An interview with director Rob Garver about his Pauline Kael documentary, What She Said: The Art of Pauline Kael.
An essay about the five screen versions of "A Star Is Born," and why George Cukor's 1954 masterpiece still reigns supreme.
An extensive preview of 50 films coming out within the next four months, from "Sully" to "Toni Erdmann."
An excerpt from the May 2016 issue of Bright Wall/Dark Room about "The Man with Two Brains" and "All of Me."
Donald Liebenson chats with actor/comedian/writer Patton Oswalt about his new book "Silver Screen Fiend: Learning About Life From an Addiction to Film."
A report from the New York Comic-Con previewing the upcoming films, "Penguins of Madagascar" and "Home."
Jana Monji reports in from the American Film Institute's Film Festival in Hollywood, CA.
Ultra-indie director Cory McAbee ("The American Astronaut," "Stingray Sam") talks about making musical sci-fi cowboy movies, writing an opera and the Monkees.
Tom Shales looks at "Carson on TCM," a weekly series of shows culling great Carson interviews.
What are we to make of Owen Wilson, he with the tow-colored mop of hair, the crooked nose, and the smile that seems to need so much in return? In certain contexts, Owen Wilson's smile is heartbreaking. Not just in more serious roles, but in everything. One does not often think of grown men as being "wistful" or full of "pathos"; only little plucky orphans in pig-tails and pinafores should be "wistful."
"American Masters: Inventing David Geffen" premieres Tuesday, Nov. 20th at 8:00pm on PBS. (Check local listings.) It can also be viewed, where available, via PBS On Demand.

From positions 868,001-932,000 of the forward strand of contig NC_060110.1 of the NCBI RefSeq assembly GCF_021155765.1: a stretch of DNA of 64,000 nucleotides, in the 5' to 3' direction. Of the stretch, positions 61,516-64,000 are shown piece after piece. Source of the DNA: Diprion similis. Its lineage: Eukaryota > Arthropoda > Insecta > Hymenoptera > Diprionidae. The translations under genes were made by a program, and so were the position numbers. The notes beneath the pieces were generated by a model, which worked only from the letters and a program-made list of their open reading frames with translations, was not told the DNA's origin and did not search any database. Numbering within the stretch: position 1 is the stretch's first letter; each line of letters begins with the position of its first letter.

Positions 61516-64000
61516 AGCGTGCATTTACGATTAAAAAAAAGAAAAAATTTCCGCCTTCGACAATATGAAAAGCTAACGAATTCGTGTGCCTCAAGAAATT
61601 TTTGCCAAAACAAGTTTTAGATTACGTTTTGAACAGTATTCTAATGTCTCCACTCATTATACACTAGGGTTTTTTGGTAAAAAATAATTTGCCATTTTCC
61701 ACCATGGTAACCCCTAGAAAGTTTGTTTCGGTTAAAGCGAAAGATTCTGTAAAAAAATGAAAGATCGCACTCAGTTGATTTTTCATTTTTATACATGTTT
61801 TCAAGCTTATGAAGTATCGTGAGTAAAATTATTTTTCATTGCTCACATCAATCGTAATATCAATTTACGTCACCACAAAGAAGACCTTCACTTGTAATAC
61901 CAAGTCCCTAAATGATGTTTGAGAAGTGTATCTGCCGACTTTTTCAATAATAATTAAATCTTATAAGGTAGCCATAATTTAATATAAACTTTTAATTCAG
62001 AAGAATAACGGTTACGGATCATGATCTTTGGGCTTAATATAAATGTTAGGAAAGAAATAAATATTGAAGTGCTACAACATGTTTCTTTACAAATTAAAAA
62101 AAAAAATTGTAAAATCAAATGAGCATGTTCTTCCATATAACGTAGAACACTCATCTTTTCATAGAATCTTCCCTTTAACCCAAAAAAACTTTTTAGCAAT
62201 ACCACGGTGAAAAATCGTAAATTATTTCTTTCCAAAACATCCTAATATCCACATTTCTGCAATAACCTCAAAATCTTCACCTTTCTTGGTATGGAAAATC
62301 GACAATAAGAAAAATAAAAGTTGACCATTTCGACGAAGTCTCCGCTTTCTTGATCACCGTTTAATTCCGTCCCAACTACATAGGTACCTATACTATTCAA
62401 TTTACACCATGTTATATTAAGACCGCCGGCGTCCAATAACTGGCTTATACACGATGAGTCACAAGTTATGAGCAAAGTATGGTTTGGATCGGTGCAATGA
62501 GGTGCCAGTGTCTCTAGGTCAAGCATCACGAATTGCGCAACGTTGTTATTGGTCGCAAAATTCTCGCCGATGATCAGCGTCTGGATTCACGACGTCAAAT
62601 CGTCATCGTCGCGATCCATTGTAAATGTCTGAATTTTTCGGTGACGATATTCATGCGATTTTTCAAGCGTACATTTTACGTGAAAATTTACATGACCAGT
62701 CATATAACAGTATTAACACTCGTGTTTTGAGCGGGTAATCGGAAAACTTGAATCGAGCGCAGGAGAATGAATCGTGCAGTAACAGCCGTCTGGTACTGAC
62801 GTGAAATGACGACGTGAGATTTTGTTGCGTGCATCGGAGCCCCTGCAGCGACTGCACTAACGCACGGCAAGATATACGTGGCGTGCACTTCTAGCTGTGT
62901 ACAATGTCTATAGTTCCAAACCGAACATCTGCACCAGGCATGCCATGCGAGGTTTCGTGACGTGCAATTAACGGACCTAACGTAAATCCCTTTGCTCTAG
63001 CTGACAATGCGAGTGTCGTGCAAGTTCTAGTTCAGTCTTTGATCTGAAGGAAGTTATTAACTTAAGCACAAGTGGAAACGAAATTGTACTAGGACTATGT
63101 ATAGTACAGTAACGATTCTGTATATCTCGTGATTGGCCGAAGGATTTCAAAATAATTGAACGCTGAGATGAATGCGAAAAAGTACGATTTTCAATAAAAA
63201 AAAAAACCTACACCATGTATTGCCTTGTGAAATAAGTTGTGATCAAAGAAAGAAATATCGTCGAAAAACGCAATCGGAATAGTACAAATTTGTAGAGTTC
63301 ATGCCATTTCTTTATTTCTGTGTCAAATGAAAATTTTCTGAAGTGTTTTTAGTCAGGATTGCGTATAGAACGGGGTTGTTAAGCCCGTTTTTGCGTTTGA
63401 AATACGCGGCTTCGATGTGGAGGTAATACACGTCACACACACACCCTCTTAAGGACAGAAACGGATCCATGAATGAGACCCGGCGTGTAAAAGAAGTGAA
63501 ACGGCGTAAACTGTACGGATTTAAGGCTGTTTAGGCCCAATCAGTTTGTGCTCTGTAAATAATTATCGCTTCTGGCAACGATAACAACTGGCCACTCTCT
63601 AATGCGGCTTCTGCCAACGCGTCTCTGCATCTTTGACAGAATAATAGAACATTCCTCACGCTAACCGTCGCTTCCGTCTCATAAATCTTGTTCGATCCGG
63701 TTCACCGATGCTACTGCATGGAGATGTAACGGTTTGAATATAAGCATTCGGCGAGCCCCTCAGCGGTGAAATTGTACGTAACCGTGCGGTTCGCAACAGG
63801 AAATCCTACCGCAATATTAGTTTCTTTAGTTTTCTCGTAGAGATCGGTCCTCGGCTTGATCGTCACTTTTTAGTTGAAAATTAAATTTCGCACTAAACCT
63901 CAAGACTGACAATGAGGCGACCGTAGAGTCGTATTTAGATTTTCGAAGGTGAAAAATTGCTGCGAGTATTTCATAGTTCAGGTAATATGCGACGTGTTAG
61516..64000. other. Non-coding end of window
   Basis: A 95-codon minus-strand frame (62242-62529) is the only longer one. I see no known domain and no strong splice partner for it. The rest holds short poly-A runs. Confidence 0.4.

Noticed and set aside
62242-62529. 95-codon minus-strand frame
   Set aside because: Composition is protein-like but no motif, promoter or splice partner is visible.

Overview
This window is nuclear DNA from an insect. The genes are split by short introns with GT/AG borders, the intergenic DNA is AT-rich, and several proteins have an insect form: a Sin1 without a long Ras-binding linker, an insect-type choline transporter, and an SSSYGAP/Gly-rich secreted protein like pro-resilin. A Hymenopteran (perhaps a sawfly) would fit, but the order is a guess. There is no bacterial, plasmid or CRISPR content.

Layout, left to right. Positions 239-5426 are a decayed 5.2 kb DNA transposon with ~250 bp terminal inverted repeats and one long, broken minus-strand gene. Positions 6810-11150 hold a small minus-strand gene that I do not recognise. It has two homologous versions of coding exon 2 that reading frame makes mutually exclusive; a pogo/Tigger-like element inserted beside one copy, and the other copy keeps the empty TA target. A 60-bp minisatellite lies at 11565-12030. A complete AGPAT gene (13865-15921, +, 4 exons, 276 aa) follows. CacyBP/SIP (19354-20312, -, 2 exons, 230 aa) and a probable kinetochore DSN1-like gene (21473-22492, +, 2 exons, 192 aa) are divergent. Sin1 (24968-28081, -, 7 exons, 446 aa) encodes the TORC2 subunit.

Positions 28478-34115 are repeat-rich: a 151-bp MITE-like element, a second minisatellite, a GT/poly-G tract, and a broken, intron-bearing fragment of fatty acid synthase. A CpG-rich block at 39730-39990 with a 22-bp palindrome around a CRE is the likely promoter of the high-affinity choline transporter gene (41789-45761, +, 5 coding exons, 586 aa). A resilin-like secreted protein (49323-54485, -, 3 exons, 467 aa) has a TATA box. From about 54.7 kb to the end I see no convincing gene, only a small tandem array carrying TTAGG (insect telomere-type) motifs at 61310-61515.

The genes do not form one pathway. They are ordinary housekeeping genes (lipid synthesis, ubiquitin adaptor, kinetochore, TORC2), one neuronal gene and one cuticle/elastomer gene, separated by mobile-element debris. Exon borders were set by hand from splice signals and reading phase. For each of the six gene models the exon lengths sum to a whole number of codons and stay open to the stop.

by Jeff Shannon
It was my good fortune to be working at Microsoft when the big announcement was made in March of 1995: Microsoft was entering into a joint venture with DreamWorks SKG, the new film studio and entertainment company founded the previous year by mega-moguls Steven Spielberg, Jeffrey Katzenberg and David Geffen (the "SKG" in the company's original moniker). At the time, Microsoft dominated the booming business of multimedia publishing, and the group I was working in, nicknamed "MMPUB," was producing a dazzling variety of CD-ROM games and reference guides. As an independent contractor I was the assistant editor of Cinemania, a content-rich, interactive movie encyclopedia (later enhanced with a website presence) that was an elegant and in some ways superior precursor to the Internet Movie Database.